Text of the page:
Trust a Slavic soul to romanticize even the darkest, dreariest periods of their history, as was the case at Ulyana Sergeenko today. As guests - featuring as always, a veritable yearbook of fashion's power players - filed into one of the many rooms in the river-level of the Palais de Tokyo, they were treated to a monumental swan, all harsh edges and seemingly hacked out of the surrounding concrete in the manner of Eastern European steel statuary. Although it may feel out of place with the eventual outcome of the Soviet era, the story the Russian designer told encapsulated the hopes of evolution and dreams for a better future that the revolution carried. Of course, in the context of couture, where dresses can cost more than an average employee makes in a year, egalitarian notions are laughable.
Uprising peasants and stark lines of propaganda art... Bare-chested (alright, clad in sheer tulle) and proud like incarnations of the nation... Workers' overalls reinvented in wheat embroidered silks and a leather coat that looked right out of the approved wardrobe of some secret police... Why not? Sergeenko needs not make any apology for the fantasy world she and her fellow style Czarinas indulge in. But learning her métier by emulating the designs she favors and the couturiers she admires, Sergeenko sometimes falls squarely into a pastiche of couture as it was in the time of Lacroix and Galliano.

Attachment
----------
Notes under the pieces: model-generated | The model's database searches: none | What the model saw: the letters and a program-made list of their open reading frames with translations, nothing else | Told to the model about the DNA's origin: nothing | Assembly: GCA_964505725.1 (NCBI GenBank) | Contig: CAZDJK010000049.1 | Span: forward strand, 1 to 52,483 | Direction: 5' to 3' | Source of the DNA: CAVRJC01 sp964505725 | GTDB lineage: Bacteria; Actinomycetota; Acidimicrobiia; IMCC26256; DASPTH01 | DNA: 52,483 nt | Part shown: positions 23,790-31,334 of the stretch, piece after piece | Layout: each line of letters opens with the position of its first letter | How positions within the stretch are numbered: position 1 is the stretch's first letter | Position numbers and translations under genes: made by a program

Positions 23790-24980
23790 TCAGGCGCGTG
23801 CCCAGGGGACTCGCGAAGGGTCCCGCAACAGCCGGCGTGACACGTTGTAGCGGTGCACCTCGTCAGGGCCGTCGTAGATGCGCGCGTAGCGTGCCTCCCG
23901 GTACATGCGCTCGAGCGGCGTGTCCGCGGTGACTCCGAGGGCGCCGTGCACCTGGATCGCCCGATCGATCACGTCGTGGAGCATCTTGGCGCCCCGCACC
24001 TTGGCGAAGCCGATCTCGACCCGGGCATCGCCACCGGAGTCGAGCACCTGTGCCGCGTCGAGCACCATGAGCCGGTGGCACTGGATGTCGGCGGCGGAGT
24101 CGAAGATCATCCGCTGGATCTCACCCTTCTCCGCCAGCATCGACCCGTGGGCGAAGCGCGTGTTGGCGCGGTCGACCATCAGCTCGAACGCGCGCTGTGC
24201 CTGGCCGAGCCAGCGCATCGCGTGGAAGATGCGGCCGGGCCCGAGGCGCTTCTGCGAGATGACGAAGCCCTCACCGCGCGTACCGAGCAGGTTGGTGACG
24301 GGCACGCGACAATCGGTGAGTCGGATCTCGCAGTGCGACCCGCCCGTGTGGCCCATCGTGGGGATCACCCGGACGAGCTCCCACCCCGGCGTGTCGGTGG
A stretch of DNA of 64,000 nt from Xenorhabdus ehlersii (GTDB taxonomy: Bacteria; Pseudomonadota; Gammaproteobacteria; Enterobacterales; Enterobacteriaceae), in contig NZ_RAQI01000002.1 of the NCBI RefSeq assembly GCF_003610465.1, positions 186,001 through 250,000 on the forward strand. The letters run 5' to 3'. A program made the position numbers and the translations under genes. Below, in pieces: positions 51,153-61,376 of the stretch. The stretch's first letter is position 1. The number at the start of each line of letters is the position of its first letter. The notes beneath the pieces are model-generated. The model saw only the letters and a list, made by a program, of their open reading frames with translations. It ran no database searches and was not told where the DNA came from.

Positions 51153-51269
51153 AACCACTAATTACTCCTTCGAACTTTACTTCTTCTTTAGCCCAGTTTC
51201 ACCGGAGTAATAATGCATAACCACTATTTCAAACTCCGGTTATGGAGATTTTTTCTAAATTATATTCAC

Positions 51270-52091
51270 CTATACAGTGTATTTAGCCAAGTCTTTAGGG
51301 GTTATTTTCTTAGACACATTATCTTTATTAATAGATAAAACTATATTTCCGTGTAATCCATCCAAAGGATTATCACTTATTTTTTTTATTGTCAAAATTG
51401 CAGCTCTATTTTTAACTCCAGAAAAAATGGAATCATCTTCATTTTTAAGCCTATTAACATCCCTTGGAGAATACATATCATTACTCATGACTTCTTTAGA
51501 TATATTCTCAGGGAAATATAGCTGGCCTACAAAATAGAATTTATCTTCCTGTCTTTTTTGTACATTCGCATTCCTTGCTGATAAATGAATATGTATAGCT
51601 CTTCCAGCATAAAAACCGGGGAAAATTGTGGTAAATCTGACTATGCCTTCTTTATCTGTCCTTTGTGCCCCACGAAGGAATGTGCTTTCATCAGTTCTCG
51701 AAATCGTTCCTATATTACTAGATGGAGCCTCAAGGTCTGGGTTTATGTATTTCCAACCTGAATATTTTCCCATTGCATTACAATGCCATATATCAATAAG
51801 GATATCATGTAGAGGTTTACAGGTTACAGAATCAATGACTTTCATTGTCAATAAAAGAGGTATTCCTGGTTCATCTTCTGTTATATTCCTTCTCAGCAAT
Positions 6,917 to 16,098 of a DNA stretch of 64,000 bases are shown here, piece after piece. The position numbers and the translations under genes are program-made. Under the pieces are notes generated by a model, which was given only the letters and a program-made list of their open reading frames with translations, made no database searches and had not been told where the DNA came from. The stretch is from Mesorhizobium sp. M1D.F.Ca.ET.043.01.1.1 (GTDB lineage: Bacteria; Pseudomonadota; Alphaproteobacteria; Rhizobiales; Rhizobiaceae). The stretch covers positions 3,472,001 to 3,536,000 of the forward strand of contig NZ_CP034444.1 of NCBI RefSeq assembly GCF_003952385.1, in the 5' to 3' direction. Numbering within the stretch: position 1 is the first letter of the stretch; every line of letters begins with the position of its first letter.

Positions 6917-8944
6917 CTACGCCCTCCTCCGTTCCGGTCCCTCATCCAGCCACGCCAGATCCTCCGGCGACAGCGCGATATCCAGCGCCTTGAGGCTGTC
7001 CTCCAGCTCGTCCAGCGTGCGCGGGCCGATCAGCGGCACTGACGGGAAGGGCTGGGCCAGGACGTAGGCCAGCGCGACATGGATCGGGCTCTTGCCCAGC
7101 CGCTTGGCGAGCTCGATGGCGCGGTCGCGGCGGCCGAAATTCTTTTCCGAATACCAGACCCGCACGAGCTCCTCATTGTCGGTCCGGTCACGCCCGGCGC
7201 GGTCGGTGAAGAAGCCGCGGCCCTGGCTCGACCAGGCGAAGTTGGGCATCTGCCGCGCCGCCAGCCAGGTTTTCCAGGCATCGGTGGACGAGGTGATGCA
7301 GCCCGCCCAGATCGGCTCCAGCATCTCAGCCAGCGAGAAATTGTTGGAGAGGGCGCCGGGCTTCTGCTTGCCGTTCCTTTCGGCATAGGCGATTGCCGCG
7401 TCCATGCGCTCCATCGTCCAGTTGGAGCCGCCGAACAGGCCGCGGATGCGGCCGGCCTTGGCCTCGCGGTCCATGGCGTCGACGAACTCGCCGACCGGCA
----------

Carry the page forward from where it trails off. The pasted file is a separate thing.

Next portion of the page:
No doubt is the craftsmanship still as exquisite as ever, as Sergeenko is always eager to showcase the heritage skills of her homeland, and that's not hard to see in the beautiful transition of colors and materials - oh, those terrific coats at the opening -, or on a smaller scale, in the inlaid clutches inspired by the granite mosaics of the Moscow metro. And the cuts are her most realist yet, dresses cut close to the body for a femme fatale effect or trousers fit to conquer any society event. But the apparent schizophrenia of body proud evening gowns and happy Socialist notions left the audience quite discombobulated. Perhaps the reason why her finale was met with a very light smattering of applause? That said, it wasn't hard to imagine some of these outfits cut back into ready-to-wear capsules for her retailers around the world. Those fuzzy sweaters and trousers, for example, could do quite well on retail racks.